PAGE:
#80 The Apartment

The OTHER critically acclaimed film of 1960, The Apartment paints a sordid and complex view of life in white collar New York City.

C.C. Baxter (Jack Lemon) is a low-level accounting clerk at fictional Consolidated Life in Manhattan and is a bit of a pushover. He once let a friend use his apartment for the night and now he finds himself continually loaning out his apartment to superiors for use with their love affairs, often leaving him without a place to sit down at all hours of the night. He is fielding complaints from his neighbors about the noise, shuffling calendars to accommodate the various visits to his place and constantly getting sick from lack of sleep dealing with it all. He has a crush on one of the elevator operators in his building, Fran Kueblik (Shirley MacLaine) but hasn’t had the courage to push things past casual flirting.

One day, Baxter gets called up to the office of Jeff Sheldrake, a big wig in the office, who wants to use the apartment for his own affair and offers Baxter 2 tickets to The Music Man that he won’t use in exchange. Baxter, excited to ask Fran out on a date agrees. He asks Fran as she is exiting, she tells him that she can join him but she has to have a drink with a boyfriend with whom she is breaking it off first.

We then learn that Fran IS the affair that Sheldrake wanted the apartment for and she eventually blows off Baxter after failing to break off the affair with him after he tells her the he will divorce his wife to be with her.

Sheldrake promotes Baxter and continues to use his apartment twice a week. At the office Christmas Party, Fran learns from his secretary that Sheldrake has had tons of affairs, and always says he will leave his wife but never does. Baxter also discovers that night that Fran is the one that Sheldrake is having the affair with after he recognizes her mirror, which was previously left behind in his apartment.

Baxter leaves heartbroken and heads to bar where he proceeds to get drunk and pick up a barfly, whose husband is imprisoned in Cuba and takes her back to his apartment.

While he was out, Sheldrake and Fran have a huge fight after he gives her cash rather than a Christmas present and she realizes he isn’t going to leave his wife. He leaves, but she stays behind and empties a bottle of Baxter’s sleeping pills, attempting to commit suicide.

Baxter brings the barfly back to his apartment, but soon discovers Fran unconscious and enlists the help of his doctor neighbor to save her life. He nurses her back to health, cooks for her and plays Gin Rummy with her. Baxter tells Fran that he once tried to commit suicide over a broken heart, but couldn’t figure out where to shoot himself and wound up mishandling the gun and shooting himself in the knee.

Fran’s brother-in-law tracks her down to Baxter’s apartment and Baxter tries to take the blame as the reason she tried to commit suicide. He punches Baxter and they leave.

Baxter makes up his mind that he is going to tell Fran that he is in love with her. He plans to tell Sheldrake of his plan and position it as him taking a problem off his hands. Before he can explain it to him, Sheldrake tells him that his wife kicked him out and that he is going to be with Fran and that he will need the apartment for a bit until he can get settled. Baxter refuses. Sheldrake tells him that it will cost him his job. Baxter quits and gives the lease up on his apartment and starts to pack it up, on New Year’s Eve.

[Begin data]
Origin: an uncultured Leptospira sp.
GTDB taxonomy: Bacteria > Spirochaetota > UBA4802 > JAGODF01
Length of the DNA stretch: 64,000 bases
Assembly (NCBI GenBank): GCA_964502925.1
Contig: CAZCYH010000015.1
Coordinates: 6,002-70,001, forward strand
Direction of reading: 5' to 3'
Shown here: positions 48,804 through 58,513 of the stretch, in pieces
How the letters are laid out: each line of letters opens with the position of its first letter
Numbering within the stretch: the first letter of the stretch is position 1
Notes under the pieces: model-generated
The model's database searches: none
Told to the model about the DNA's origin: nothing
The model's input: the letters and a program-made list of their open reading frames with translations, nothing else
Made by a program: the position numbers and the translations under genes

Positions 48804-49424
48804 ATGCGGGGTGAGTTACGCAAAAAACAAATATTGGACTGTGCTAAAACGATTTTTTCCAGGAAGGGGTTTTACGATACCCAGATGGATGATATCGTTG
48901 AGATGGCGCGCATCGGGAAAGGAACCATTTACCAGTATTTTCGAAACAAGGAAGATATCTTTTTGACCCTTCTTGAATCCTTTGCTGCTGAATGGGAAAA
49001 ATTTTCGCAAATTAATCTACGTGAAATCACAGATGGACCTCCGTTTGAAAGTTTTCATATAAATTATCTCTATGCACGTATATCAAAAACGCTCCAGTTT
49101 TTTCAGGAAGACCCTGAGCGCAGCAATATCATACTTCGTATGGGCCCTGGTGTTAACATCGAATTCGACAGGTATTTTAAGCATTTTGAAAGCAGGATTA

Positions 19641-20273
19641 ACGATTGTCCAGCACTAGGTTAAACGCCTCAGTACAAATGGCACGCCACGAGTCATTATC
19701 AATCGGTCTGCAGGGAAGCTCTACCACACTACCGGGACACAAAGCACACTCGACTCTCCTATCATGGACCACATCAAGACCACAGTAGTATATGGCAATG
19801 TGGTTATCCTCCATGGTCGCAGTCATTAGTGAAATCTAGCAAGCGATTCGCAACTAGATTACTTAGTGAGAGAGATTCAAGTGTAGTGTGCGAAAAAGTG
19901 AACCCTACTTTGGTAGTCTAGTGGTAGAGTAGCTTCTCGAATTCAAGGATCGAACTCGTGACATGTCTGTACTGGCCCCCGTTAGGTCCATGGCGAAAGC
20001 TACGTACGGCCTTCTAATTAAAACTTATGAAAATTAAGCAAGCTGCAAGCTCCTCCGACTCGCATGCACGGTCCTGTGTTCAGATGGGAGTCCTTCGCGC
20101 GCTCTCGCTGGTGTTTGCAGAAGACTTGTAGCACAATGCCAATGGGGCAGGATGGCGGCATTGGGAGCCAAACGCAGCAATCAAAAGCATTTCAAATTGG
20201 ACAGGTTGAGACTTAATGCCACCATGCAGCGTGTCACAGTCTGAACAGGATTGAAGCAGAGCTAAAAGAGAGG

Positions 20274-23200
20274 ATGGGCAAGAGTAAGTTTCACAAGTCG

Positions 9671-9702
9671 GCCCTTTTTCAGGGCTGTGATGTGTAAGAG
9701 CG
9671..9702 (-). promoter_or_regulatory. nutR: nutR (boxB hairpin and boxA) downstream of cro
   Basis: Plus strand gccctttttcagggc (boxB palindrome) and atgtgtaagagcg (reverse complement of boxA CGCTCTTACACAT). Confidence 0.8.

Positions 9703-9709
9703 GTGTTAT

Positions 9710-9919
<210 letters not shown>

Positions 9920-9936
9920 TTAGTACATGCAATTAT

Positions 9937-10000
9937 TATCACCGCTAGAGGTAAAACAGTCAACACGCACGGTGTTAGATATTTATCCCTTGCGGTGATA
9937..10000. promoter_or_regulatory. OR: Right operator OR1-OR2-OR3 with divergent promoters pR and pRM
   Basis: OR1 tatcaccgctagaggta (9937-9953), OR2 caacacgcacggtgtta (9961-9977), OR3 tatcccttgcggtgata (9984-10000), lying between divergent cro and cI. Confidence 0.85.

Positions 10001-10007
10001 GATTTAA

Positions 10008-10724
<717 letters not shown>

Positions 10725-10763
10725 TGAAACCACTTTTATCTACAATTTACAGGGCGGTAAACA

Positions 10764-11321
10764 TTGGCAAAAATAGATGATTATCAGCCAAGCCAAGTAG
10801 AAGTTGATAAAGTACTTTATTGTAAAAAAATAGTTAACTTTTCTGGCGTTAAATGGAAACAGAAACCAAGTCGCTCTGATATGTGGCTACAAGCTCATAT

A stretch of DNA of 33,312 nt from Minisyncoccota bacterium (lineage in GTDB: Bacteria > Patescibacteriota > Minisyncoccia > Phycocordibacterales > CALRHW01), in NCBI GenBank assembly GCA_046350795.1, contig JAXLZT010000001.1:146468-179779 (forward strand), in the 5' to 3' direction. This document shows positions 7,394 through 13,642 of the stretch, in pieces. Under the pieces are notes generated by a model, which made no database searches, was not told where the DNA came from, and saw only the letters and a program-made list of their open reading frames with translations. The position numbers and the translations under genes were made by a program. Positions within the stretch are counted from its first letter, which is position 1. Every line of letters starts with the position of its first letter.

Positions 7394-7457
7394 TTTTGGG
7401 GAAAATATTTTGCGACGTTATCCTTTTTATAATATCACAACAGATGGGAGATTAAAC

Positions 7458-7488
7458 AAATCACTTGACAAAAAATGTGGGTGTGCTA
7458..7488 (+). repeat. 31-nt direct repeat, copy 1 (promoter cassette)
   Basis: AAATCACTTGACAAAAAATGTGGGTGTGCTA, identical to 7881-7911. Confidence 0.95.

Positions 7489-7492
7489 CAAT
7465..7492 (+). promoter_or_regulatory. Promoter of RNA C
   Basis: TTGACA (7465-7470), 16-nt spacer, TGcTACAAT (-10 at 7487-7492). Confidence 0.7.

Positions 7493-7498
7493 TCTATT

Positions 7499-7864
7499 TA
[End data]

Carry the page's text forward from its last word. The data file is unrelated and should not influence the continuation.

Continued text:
Fran and Sheldrake are at a New Year’s Eve party together and he tells her that Baxter quit and wouldn’t give him the apartment. Fran slips out at midnight and finds Baxter in his apartment. She asks to finish their Gin Rummy game. Baxter tells Fran that he is in love with her. She simply says “shut up and deal”.

This movie is a fascinating hybrid. It isn’t quite a comedy because it isn’t very funny, although Lemon is absolutely adorable in a lot of the scenes. It isn’t quite a romance because it isn’t particularly romantic for long stretches, the end notwithstanding. It at times feels light featuring scenes about straining pasta through a tennis racket, the headaches of keeping an appointment book and rescheduling people and how Fran doesn’t know how to light a gas burner. It at times feels heavy as a ton of bricks, attempted suicides, empty womanizing and ruthless office quid pro quo’s.

It is also a mix of things cinematically – it was shot in black and white, 21 years after the Wizard of Oz was shot in color and the same year that the cinematically beautiful Spartacus was also shot in color. It has some of the romantic comedy structural elements that earlier films such as Bringing Up Baby had but with a much darker, heavier social commentary, a prologue to the more revolutionary films of the later 60s and 70s.

It was thoroughly entertaining and thought provoking. The chemistry between Lemon and MacLaine is positively electric and the themes seem both contemporary to the time and highly relevant. The inner conflict that Baxter experiences wanting everyone to like him but trying to figure out what is right at the same time is compelling. And Fran’s despair and conflict is real. Two highly imperfect people who have both been pushovers finding each other in a roundabout way is engaging – maybe it is a romance after all.

The film flew by at 2 hours and 4 minutes and left me wanting more.

What were the flaws? The premise of Baxter’s apartment becoming a love nest for free rent seems far-fetched. Sheldrake’s character is a bit shallow and Fred MacMurray turns in a bit of a wooden performance as Sheldrake. The production is a bit simple. But make no mistake about it, the positives far outweigh the flaws. This is a great film and worthy of its place on the list. 1960 really was a great year for movies.

Production Quality 8/10

Screenplay 9/10

Acting 10/10

Rewatch Value 9/10

Total Score 36/40

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